And how one travel entrepreneur did it himself.
CEO of The Explorer's Passage
When he was just 14 years old, Richard Branson, the billionaire entrepreneur, launched his first business: Student magazine. At the time, Branson wanted to create an alternative to his school newspaper, which he thought was “stale.” In reflecting back, Branson said, “I wanted to be an editor or a journalist, I wasn't really interested in being an entrepreneur, but I soon found I had to become an entrepreneur in order to keep my magazine going.” Branson went on to start the Virgin empire and has launched hundreds of companies under the brand.
One of the most common reasons that most people contemplate launching their own company is because they are not in love with their work. While Branson has certainly amassed wealth throughout his life, he repeats often that his focus has always been creating new businesses that he is passionate about. Branson’s passion is to go into industries, shake them up and do things better.
Does this resonate with you? Do you want to be fully engaged in your work?
Ten years ago, I was a fixed income portfolio manager at Citigroup. I had an amazing job, a supportive manager and I worked with a talented team of people. Unfortunately, I was not happy in my role as I was looking to get more out of my work. I began to think about a new business to start. Do you feel the same way? If you do the first step in your business creation process is to construct an idea that answers three key questions below:
Related: The First Question to Ask Yourself If You Want to Be an Entrepreneur but Don't Know Where to Start
I started my business idea journey with practicality at first. I knew I wanted to transition out of the corporate sector, and my initial focus was on how I could make money to support myself as an entrepreneur. It was an understandably practical approach. Given where I was working and my experience, I started thinking that maybe I would open up a financial advisory business, an insurance agency or I would start a franchise. But none of these ideas resonated with me. I was focusing on the wrong things. I was already in a situation where money was the focus, and I was not enjoying my work. I wasn't looking to become a millionaire; I just wanted to be happy. I trusted that if I could do something that I loved, then the money would come. I wanted to find something that I could put my heart and soul into.
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People often say to me they don’t know what they love, and others say they have too many things they love and want to explore. This resonates with me as well. I am a very inquisitive person, and there is so much I love about life. It can be tough to pick one or a few items to focus on. However, you do have to make a choice. Don’t spend 10 years thinking that one day it will all become clear. Try to narrow the things you love down to three to start. Here is how I went about the business ideation process.
Step 1: Reflection
I spent a lot of time in reflection, asking myself: What do I love? What would I want to wake up and do each day for the rest of my life? It’s a big question.
I started by listing out the key topics that resonated with me. This could start as a long list or a concise one. Either way, take the time to list out everything you have ever really enjoyed or found inspiring.
Step 2: Remembering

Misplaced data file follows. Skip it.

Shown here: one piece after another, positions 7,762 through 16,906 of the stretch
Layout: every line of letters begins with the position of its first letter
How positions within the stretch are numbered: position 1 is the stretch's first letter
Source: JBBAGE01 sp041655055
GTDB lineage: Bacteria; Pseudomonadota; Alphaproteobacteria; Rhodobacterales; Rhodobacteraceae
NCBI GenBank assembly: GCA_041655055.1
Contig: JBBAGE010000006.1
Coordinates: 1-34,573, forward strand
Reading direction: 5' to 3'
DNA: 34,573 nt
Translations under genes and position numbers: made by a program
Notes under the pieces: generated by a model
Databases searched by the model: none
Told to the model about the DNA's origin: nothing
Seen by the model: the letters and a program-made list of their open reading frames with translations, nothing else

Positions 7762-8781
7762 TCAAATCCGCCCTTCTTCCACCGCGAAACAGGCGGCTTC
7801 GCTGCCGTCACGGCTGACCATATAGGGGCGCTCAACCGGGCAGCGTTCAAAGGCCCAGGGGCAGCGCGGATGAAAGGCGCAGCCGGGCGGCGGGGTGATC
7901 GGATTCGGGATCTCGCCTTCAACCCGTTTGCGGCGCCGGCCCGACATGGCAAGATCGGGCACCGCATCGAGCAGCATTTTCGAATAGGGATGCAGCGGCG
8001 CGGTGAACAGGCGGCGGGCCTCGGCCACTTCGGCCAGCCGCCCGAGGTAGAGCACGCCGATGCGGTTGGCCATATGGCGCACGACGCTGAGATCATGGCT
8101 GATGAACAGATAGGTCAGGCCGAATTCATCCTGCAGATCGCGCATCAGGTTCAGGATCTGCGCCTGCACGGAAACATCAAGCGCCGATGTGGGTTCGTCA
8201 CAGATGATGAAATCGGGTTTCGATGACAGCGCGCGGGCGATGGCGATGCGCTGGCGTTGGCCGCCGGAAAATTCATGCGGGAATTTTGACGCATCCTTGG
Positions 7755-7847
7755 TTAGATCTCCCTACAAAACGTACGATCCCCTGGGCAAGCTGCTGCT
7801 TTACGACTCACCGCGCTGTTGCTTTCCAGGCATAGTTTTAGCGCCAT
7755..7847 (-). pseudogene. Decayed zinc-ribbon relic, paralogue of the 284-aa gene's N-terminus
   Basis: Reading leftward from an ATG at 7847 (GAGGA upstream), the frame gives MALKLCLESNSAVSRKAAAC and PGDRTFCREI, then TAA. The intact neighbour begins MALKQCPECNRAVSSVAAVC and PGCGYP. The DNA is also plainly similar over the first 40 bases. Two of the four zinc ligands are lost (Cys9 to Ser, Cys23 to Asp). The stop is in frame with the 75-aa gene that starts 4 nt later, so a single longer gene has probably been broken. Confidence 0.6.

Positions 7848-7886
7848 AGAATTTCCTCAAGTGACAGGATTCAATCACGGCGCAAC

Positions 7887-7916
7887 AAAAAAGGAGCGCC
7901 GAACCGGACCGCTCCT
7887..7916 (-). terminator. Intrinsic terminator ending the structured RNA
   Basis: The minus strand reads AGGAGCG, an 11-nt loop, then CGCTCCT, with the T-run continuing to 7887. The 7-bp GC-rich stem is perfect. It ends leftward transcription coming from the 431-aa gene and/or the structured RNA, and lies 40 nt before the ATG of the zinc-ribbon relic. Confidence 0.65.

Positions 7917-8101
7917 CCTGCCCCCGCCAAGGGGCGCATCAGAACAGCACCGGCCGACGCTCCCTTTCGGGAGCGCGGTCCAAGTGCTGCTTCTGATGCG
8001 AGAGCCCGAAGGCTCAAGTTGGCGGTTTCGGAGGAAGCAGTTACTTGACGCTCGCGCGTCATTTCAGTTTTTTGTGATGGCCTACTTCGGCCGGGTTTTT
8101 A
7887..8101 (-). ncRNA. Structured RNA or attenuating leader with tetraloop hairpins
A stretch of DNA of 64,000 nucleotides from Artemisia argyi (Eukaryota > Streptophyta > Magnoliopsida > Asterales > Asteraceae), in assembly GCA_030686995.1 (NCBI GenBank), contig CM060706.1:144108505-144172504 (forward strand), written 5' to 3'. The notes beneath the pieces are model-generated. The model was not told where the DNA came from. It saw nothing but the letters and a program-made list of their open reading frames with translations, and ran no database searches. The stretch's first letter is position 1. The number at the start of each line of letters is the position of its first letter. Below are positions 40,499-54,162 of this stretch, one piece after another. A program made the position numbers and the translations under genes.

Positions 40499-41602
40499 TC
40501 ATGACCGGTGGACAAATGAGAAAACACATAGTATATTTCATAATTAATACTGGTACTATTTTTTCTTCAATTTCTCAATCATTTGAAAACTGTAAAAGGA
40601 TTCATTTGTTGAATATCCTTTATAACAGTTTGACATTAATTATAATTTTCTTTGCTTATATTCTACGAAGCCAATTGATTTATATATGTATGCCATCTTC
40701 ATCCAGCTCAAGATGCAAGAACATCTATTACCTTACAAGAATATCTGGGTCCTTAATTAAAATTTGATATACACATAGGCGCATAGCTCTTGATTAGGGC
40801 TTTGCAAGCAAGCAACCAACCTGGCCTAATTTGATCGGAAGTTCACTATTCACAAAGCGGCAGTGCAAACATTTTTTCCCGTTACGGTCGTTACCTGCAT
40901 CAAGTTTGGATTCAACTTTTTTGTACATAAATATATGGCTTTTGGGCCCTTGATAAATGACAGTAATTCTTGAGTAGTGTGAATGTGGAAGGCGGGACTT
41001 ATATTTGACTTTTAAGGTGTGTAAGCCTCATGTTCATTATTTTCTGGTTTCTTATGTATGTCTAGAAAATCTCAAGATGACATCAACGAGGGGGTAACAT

As children, we know instinctively what we like to do. As we get older, other conflicting demands start to creep in. We get distracted by social pressure, and our original desires, dreams and interests can start to fall by the wayside. The ideas and instincts we had as children start to get quieter and quieter. For me, it took years even to attempt things I was curious about.
In the words of acclaimed filmmaker, Steven Spielberg: “When you have a dream it doesn’t often come at you, screaming into your face ‘This is who you are, this is who you must be for the rest of your life!’ Sometimes a dream almost whispers. [The] hardest thing to listen to is your human intuition — it always whispers, it never shouts.”
Take the time to start thinking back to how you were as a child. What did you enjoy? Add these things from your youth or your memories to the list you started in step one.
Step 3: Revisiting
Leave the list for a week and then revisit it. We’ve reflected in the present and the past, and now we want to think more about the future. As an adult, what are the whispers you’ve been ignoring? If you have any final things to add, do so now. Otherwise, take a look at your list with fresh eyes. What resonates the loudest with a second pass? Remove or add things accordingly. If you’ve got a lot of stuff on your list, it’s good to start whittling it down. Leave the list for a day more. What about now? Keep returning to this list until you come up with the things that feel vital to your deepest self. It will take time, and you have to keep in mind that the answers are unlikely to come crashing over to you. As Spielberg says, it is hard to listen to our intuition. But by starting to practice now, you will hear that voice more easily in the future.
For me, the following three items on my list stood out:
Once you identify your top three ideas, then the next step will be to see if any of them align with what you are good at and what fulfills you. You have taken an important step in creating your new business. In the next article in this series, we will look at the this and final element in the new business ideation process: finding fulfillment. I hope you found this article helpful and, I look forward to reading about your success.
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